The co-founder of Facebook has stepped up his attack on Mark Zuckerberg just days after calling on the United States government to break up Facebook, according to Bloomberg. Chris Hughes, 35, who started Facebook with Zuckerberg said in an interview to CNN: “Zuckerberg has too much power — near-unilateral power. We all make mistakes, but I think that in his case it is different because there is no accountability for those mistakes.”
Hughes – perhaps in a bid to stay relevant, perhaps with altruistic intentions – has wound up in the center of a debate about how the government should regulate the social media company after writing a May 9 op-ed in the New York Times calling Facebook a monopoly that “never should have been allowed to buy a Instagram and WhatsApp”.
The Federal Trade Commission is already expected to fine the company as much as $5 billion as part of a settlement over letting Cambridge Analytica obtain data on millions of users without consent. During a recent interview with CNN, Hughes said that issues at Facebook are far deeper than any one individual scandal. He said that a lack of accountability from Mark Zuckerberg and a board that is unable to institute any checks and balances are both to blame.
He continued: “Mark’s the CEO, there is a board but because he owns 60 percent of the voting shares he’s not accountable really to that board. It works more like a board of advisers than anything else.”
Zuckerberg said on Friday that his company would work with governments to determine what content is acceptable on social media, after a meeting with French president Emmanuel Macron. Facebook has been widely criticized across Europe for how it handles personal data and hate speech.
Hughes launched his assault on Facebook last week when he published a scathing Op-Ed, in which as we reported, he slammed the world’s biggest media company.
In the op-ed, Hughes emphasized that he believes Zuckerberg is a kind and well-intentioned person, but that Facebook has become too powerful – in terms of its market dominance and its influence on public life – that the only reasonable solution would be for the government to step in.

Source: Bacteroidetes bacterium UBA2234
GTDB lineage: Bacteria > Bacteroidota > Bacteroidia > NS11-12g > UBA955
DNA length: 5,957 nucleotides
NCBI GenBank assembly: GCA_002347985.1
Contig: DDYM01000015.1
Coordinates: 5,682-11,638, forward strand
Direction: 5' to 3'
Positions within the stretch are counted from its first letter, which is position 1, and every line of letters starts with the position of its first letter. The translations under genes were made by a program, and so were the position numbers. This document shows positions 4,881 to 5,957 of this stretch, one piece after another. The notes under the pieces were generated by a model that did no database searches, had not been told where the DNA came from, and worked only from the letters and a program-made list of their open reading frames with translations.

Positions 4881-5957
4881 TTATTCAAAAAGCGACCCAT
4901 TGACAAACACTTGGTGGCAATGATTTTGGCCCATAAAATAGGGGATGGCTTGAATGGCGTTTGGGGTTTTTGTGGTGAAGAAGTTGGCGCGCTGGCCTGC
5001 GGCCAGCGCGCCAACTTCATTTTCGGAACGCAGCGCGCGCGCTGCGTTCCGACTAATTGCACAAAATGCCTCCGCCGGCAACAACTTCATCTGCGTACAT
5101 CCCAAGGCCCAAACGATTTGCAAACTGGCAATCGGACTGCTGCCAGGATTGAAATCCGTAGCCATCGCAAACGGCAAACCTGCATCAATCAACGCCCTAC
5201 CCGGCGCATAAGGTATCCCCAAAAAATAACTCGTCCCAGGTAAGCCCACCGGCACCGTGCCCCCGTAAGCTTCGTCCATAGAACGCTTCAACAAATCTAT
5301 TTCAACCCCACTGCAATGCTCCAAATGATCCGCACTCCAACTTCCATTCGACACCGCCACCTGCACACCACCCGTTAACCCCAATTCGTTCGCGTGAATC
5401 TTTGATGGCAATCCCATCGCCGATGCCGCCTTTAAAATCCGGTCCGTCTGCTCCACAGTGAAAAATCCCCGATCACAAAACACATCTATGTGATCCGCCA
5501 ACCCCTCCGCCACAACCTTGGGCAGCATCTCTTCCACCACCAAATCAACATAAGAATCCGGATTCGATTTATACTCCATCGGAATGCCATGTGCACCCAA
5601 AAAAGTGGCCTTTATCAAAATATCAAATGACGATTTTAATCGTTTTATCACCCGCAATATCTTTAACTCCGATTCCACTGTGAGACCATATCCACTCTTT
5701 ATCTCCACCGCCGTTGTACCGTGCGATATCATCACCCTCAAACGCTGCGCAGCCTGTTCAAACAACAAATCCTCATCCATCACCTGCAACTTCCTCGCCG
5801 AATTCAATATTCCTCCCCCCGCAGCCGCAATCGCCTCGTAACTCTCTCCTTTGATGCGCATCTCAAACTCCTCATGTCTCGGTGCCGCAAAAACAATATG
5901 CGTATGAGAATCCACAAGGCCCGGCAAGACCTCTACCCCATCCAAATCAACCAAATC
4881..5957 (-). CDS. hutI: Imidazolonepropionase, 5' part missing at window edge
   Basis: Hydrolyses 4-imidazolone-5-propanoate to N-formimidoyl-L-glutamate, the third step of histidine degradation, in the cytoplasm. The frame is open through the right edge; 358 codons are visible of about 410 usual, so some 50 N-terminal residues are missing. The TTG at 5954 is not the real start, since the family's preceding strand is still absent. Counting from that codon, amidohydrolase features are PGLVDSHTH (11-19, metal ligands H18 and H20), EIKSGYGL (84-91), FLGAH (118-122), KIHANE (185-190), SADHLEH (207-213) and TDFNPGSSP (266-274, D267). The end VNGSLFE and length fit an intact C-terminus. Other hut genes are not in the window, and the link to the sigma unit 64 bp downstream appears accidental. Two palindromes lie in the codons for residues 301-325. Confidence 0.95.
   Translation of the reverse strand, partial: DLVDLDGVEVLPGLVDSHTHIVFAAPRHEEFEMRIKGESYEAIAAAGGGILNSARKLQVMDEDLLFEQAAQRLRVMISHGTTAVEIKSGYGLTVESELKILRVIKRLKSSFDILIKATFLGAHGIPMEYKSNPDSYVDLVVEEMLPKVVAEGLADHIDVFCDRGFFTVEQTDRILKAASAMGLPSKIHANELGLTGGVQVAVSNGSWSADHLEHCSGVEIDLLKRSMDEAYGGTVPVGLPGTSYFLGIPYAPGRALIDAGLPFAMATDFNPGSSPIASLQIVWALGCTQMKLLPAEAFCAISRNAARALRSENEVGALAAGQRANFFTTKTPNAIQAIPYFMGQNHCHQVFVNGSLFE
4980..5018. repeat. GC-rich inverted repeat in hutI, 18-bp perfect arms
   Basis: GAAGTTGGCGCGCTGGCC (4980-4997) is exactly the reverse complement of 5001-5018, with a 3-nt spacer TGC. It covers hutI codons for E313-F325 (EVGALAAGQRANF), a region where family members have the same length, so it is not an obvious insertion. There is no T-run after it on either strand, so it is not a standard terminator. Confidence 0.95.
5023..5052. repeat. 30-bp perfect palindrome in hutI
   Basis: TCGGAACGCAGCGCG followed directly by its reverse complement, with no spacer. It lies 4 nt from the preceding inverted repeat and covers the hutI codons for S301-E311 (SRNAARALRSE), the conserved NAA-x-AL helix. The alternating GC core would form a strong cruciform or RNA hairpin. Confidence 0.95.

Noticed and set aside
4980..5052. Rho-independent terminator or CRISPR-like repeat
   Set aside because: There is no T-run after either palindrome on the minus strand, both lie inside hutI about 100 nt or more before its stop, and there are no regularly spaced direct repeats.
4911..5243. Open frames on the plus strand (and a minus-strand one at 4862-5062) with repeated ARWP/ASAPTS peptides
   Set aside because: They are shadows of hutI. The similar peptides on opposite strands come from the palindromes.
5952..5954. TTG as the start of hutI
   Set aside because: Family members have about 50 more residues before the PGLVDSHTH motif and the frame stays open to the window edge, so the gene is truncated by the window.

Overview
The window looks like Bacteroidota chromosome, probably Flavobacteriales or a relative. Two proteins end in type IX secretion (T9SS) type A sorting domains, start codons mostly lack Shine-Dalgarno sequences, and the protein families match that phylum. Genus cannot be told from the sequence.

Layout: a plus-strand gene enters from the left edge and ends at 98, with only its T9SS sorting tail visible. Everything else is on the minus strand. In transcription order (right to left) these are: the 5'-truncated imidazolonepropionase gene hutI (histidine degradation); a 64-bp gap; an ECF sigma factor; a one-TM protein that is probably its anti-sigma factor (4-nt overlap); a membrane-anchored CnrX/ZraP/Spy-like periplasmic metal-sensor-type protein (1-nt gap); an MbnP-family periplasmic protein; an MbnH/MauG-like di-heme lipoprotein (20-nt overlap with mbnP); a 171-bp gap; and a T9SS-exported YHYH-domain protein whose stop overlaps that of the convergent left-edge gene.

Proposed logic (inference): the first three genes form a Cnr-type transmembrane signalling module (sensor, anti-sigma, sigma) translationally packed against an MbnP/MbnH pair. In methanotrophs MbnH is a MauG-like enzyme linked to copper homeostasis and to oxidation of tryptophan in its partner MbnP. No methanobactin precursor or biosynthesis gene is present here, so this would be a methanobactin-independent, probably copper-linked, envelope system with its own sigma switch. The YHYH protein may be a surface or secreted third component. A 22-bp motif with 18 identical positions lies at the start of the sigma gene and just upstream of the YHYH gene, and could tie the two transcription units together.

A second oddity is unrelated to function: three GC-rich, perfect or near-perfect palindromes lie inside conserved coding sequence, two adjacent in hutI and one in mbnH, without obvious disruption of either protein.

“I don’t think that Mark Zuckerberg can fix Facebook,” Hughes said. “I think only government can – by making the market more competitive, by breaking it up, and by creating these privacy restrictions.”
As it stands, the market isn’t well-equipped to punish Facebook for its misdeeds (just look at how all of those ‘Delete Facebook’ campaigns turned out).
“Because Facebook so dominates social networking, it faces no market-based accountability. This means that every time Facebook messes up, we repeat an exhausting pattern: first outrage, then disappointment and, finally, resignation.”
Hughes recounted how, during Facebook’s early days working out of an office on Emerson Street in downtown Palo Alto, Zuckerberg would describe his goals for Facebook as “domination.”
15 years later, the company has succeeded.
Over a decade later, Facebook has earned the prize of domination. It is worth half a trillion dollars and commands, by my estimate, more than 80 percent of the world’s social networking revenue. It is a powerful monopoly, eclipsing all of its rivals and erasing competition from the social networking category. This explains why, even during the annus horribilis of 2018, Facebook’s earnings per share increased by an astounding 40 percent compared with the year before. (I liquidated my Facebook shares in 2012, and I don’t invest directly in any social media companies.)
In a response to Hughes explosive editorial, Facebook issued a statement arguing that it shouldn’t be broken up because – in short – it is a “successful American company.”
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